What Lengths Did Petula Clark Go to to Keep a Scene With Harry Belafonte From Being Cut From Her TV Special?

Here is the latest in a series of examinations into urban legends about music and whether they are true or false. Click here to view an archive of the music urban legends featured so far.

MUSIC URBAN LEGEND: Petula Clark went to extreme great lengths to keep a scene between Harry Belafonte and herself in a TV special she made in 1968.

Petula Clark was one of the most popular recording artists of the 1960s (she already had had a long career by the time the 60s came around, as she had been performing professionally since the late 1930s, when she was only 7 years old!!! So she was one of the most world-weary Thirtysomething when she had her big hits int he 60s).

Her song “Downtown” was the biggest hit of her career, in 1964.

In early 1968, Clark was given the chance to host her own special on NBC. She had, as a guest star on the program, the popular singer and noted civil rights activist, Harry Belafonte.

The show made waves when, during the performance of an anti-war song written by Clark, “On the Path of Glory”, Clark locked arms with Belafonte.

The program was sponsored by Chrysler, and a vice-president of the company, Doyle Lott, was present at the taping in early March of 1968.

He took issue with the “interracial touching,” and asked them to use a different take of the song (they had filmed a number of different takes). Clark and her husband (co-producer of the special), Claude Wolff, objected.

To make sure that they could not be overruled, Wolff told the producer of the special, Steve Binder, to actually DESTROY all other takes of the song! Binder checked with NBC, who said that they’d defer to whatever he decided to do. He agreed with Wolff. Binder later recalled telling the editor to erase the other takes and the editor actually made him sign a document attesting that Binder was taking full responsibility for the erasure of the other takes.

The whole situation made major public waves, and attracted a lot of publicity for the show.

Lott was let go by Chrysler on March 10, 1968.

The show aired on April 8th, 1968.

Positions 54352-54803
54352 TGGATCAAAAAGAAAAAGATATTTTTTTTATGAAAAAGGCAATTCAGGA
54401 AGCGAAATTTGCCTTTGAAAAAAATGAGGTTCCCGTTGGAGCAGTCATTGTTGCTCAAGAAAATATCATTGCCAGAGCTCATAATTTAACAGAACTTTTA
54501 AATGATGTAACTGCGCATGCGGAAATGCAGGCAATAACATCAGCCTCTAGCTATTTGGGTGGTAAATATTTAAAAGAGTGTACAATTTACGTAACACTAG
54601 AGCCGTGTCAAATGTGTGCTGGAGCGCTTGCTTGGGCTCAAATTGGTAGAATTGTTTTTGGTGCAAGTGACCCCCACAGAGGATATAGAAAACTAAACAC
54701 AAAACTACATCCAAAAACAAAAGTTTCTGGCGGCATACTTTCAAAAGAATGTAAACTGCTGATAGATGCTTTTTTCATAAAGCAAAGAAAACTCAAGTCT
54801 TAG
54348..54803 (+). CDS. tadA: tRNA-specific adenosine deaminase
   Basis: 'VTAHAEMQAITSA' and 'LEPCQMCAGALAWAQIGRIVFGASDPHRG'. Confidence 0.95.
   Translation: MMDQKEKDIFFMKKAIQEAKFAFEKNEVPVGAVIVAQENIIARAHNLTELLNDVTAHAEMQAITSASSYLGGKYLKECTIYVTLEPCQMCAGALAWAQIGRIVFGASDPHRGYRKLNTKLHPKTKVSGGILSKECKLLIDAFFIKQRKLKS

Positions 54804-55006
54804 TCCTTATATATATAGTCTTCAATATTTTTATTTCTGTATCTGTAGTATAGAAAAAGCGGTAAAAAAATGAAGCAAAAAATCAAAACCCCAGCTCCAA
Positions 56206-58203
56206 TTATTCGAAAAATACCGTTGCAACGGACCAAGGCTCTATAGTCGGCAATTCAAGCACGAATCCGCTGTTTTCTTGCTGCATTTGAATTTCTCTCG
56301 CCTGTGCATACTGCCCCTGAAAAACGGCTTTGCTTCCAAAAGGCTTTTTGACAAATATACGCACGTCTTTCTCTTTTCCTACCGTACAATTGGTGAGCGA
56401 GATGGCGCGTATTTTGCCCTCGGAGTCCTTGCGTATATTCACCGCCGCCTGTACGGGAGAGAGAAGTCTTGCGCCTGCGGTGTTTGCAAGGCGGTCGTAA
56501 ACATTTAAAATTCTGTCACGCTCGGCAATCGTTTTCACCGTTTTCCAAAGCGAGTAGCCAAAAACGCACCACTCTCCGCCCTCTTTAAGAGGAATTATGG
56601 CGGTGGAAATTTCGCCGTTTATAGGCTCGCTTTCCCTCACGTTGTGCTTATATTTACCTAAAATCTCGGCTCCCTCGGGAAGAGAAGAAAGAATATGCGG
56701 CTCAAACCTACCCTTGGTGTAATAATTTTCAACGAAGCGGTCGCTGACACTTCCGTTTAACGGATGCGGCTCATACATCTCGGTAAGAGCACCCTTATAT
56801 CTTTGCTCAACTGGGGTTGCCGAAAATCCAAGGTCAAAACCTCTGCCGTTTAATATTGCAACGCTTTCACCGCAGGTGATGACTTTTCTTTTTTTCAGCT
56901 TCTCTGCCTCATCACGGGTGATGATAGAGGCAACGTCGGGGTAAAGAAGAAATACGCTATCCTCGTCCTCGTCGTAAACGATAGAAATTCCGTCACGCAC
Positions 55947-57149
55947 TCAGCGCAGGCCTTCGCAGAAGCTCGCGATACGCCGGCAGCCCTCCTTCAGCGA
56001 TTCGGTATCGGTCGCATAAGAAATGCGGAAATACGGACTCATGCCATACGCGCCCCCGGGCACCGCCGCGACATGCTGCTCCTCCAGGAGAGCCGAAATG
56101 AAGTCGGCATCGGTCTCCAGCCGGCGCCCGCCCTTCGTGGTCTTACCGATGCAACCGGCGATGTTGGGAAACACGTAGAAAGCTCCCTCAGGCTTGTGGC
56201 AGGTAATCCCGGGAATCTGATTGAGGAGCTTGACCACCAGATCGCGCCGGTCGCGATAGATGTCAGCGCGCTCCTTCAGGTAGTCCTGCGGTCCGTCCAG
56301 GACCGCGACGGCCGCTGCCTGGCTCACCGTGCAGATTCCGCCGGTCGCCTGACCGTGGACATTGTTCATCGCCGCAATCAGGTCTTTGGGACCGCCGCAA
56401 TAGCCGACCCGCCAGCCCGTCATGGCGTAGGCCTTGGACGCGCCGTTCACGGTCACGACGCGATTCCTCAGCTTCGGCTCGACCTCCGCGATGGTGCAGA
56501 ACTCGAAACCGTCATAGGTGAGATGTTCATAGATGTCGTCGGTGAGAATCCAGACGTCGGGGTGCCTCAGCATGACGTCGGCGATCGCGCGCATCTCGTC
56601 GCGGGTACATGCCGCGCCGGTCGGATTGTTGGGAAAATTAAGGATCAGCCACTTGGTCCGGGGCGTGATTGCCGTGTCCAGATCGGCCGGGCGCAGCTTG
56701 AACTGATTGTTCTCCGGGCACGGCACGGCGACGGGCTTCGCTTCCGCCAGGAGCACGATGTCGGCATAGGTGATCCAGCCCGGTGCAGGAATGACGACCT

And the show aired with the “interracial touching” present, and, as you would imagine, no one really objected.

And the critics loved the show, particularly that performance.

So good on ya, Petula (and Claude Wolff and Steve Binder)!

The legend is…


Feel free (heck, I implore you!) to write in with your suggestions for future urban legends columns! My e-mail address is bcronin@legendsrevealed.com

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5 Responses to “What Lengths Did Petula Clark Go to to Keep a Scene With Harry Belafonte From Being Cut From Her TV Special?”

  1. John Wayne Peel on August 29th, 2013 at 11:03 am

    It’s amazing how racist some people could be and how many still are.

  2. […] do songs in French, English, Spanish, German, Italian. (An eye-opening story here about Petula Clark touching the arm of Harry Belafonte during a TV special in the U.S., and so […]

  3. Tap dancer Arthur Duncan was the first African American to appear as a regular on an American TV variety show – Lawrence Welk.

    At the end of every show, the cast and the audience would dance. I remember one show where there were a couple of shots (only a second or so each) that showed Duncan dancing with one of the white cast members.

    I don’t know when this was but AFAIK, it was before the Clark-Belafonte show – and it didn’t happen again, at least not for years.

  4. I did not know about that specific instance, Larry, but I agree that the odds are that another incident (lesser publicized, of course) that predated this one existed, which is why I made sure not to make any reference to it being the first time this happened (Petula Clark still makes the claim, though).

  5. I was actually struck by the fact that the Clark incident happened the same year as The Kiss on Star Trek. It’s great that your research helps to put these things in some context as well as seeking the facts. Rumors and vague memories easily morph into accepted truth pretty quickly.

    Today, with social media it’s perhaps a little easier to guage people’s reactions to media – even internal debates inside the companies sometimes get out. Back in the 50s, 60s etc. not so much. OTOH, as we’ve discovered, one has to judge social media responses with great care.

    I don’t recall any reaction to the Duncan thing but I was a kid at the time, and we didn’t live in the “deep South.” I’m “sure” it happened and once thought of trying to contact him to verify – I think he’s still living. Of course, I “thought” Clark had kissed Belafonte until looking it up a few years ago. Also, I was one of those who thought I remembered seeing Carson’s lewd joke involving Zsa Zsa Gabor and a cat until I found it debunked on Snopes, so memory mileage definitely varies, making your work even more appreciated.

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